Tuesday, November 29, 2022
  • ConExpo 2023
  • Corecon - Leaderboard
  • Procore - Leaderboard - Jan 2022
  • Keith Walking Floor - Leaderboard - Sept 2021
  • Dentec Leaderboard
  • Apprenticeship - Leaderboard
  • Canadian Concrete Expo - leaderboard
  • Bridgit - leaderboard
  • Sustainable Buildings Canada - Leaderboard
  • TBS 2022 - Leaderboard
  • IAPMO R&T Lab - Leaderboard
June 14, 2018

Mississauga proposes new health and safety certification requirement for construction contractors

In its commitment to health and safety, City of Mississauga staff today brought forward a report to General Committee recommending that all construction contractors bidding on City contracts above a certain value have Certificate of Recognition (COR) accreditation. 

COR is a health and safety audit tool for the construction industry. In Ontario, the Infrastructure Health and Safety Association grants COR as a due diligence tool. This is to ensure contractors meet the requirements of the Occupational Health and Safety Act with formal processes, practices and training, thereby reducing health and safety risks.
“Our City continues to go above and beyond industry standards when it comes to health and safety compliance. That’s why I was pleased to bring forward the Certificate of Recognition program to our staff for consideration. While the City requires contractors to comply with the Occupational Health and Safety Act and the City’s Supplier Code of Conduct, requiring COR compliance further demonstrates our commitment to the health and safety of all our contractors, staff and residents,” said Bonnie Crombie, Mayor of Mississauga. 
Click here to sign-up and receive the Weekly Round Up in your inbox every Saturday
According to the staff report, many City contractors for large projects are currently COR certified and many others are registered in the program. Other municipalities are also requiring or considering COR compliance for their construction contracts.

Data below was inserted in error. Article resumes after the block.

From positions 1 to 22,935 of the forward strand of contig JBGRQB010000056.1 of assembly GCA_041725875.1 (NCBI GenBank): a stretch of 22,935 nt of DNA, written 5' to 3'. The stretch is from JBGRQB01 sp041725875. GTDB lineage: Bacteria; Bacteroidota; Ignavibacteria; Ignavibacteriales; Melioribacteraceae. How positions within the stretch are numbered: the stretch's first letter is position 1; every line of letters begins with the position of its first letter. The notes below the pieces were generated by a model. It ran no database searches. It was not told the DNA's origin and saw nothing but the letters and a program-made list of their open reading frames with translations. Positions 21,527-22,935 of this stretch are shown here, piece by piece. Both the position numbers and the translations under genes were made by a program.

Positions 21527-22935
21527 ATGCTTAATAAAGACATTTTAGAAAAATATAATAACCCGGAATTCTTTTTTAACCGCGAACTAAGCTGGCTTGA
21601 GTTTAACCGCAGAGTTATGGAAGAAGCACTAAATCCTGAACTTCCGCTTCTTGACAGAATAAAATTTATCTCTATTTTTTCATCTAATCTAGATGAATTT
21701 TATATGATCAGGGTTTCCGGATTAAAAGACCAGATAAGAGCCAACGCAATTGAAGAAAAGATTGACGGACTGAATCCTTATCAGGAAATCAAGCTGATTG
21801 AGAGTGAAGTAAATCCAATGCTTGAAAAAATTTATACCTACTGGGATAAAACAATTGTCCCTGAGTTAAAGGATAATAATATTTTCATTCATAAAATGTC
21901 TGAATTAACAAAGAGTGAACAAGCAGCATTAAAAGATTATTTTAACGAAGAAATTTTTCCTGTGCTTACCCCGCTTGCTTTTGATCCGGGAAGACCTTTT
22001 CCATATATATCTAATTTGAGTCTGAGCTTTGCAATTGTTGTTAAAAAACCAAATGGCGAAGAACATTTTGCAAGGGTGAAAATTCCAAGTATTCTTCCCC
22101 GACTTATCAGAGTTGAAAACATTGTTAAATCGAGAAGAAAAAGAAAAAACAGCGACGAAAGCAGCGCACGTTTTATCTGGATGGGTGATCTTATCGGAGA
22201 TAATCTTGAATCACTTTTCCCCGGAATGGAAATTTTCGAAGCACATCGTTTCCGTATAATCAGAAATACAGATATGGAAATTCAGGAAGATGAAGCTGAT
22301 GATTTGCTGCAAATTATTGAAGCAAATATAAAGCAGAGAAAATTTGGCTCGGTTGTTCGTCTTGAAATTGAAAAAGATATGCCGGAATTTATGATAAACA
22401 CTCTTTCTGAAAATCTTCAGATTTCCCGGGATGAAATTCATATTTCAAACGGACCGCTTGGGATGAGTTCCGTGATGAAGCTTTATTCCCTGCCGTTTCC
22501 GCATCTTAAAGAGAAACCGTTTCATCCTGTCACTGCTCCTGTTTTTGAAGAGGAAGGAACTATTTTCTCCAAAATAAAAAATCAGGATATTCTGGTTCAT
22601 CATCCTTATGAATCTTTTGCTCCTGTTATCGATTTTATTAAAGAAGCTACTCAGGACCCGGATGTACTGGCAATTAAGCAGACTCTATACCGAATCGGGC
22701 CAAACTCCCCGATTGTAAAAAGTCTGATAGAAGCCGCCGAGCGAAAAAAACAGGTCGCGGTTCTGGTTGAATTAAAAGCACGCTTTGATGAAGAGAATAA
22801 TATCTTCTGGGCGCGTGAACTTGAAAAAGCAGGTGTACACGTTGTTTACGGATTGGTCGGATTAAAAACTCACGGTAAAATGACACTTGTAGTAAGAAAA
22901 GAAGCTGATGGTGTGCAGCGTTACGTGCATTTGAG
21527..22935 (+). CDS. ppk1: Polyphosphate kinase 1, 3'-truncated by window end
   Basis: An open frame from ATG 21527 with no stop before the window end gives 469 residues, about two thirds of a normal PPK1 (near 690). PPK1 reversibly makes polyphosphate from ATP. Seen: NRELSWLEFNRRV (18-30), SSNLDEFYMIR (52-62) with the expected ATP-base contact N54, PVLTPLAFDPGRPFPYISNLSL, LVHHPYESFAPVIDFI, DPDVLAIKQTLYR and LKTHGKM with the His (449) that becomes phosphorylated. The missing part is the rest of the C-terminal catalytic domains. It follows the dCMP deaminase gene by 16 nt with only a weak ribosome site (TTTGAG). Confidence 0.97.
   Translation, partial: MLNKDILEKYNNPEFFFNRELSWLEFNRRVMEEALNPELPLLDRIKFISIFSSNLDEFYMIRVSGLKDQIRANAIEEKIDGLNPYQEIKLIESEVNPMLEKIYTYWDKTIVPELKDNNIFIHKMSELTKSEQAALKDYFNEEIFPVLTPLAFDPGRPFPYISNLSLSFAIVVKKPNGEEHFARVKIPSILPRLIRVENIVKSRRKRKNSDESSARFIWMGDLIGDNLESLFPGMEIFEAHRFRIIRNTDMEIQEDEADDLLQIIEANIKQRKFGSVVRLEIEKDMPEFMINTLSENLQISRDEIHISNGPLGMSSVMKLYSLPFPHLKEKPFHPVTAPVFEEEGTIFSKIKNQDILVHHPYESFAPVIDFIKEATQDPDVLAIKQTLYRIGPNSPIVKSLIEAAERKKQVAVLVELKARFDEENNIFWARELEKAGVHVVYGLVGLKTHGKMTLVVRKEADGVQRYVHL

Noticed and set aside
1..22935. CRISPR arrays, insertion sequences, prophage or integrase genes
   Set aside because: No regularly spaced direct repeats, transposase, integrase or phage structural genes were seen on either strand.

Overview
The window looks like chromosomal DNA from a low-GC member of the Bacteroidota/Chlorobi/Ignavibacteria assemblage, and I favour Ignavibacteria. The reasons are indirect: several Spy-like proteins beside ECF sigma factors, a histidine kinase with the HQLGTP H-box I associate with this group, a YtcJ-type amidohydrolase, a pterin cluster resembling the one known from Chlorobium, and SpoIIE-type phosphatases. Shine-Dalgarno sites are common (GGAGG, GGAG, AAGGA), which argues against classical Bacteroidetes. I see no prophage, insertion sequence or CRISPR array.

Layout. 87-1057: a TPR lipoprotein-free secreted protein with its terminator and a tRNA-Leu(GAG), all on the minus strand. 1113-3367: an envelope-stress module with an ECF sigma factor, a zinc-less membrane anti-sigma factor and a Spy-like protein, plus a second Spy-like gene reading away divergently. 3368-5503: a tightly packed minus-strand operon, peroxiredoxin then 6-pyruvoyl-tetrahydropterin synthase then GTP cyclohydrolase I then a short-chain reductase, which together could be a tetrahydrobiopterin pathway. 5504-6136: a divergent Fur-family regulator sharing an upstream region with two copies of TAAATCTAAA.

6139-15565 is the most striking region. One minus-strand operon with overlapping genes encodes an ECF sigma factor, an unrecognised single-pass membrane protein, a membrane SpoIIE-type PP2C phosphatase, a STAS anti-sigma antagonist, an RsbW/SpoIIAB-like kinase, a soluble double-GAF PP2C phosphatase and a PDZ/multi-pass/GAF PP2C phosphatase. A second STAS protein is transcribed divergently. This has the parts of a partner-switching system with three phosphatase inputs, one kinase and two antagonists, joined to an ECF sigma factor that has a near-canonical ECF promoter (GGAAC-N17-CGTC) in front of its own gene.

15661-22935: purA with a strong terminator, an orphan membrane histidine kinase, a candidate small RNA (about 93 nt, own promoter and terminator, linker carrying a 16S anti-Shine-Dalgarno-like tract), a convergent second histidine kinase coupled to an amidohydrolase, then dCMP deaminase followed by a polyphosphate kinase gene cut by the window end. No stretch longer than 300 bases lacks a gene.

“The City’s Sustainable Procurement Policy demonstrates our commitment to improve the social and environmental impacts of purchasing goods and services, and this includes buying from suppliers with good health and safety workplace practices,” said Gary Kent, Commissioner, Corporate Services and Chief Financial Officer. “Participation in the COR program aligns well with the social aspects of the City’s sustainable procurement policy and enhances our purchasing practices.” 
City staff is proposing to phase in the COR requirement over several years, consistent with the approach other public agencies are taking. Following an official announcement to the construction industry in September 2018, COR compliance would first be required for high value contracts over $25 million starting September 2019, with contracts in the $10 million to $25 million range in September 2020.
The staff recommendation goes to Council for approval on June 20, 2018. 
Share YOUR News and Brand YOUR Business – Click here to order the media kit

Never miss the Construction Links Network news – Subscribe to the Weekly Round Up e-newsletter which will be delivered to your inbox every Saturday morning. Join over 8,000 professionals from the construction, building and design community and sign-up today!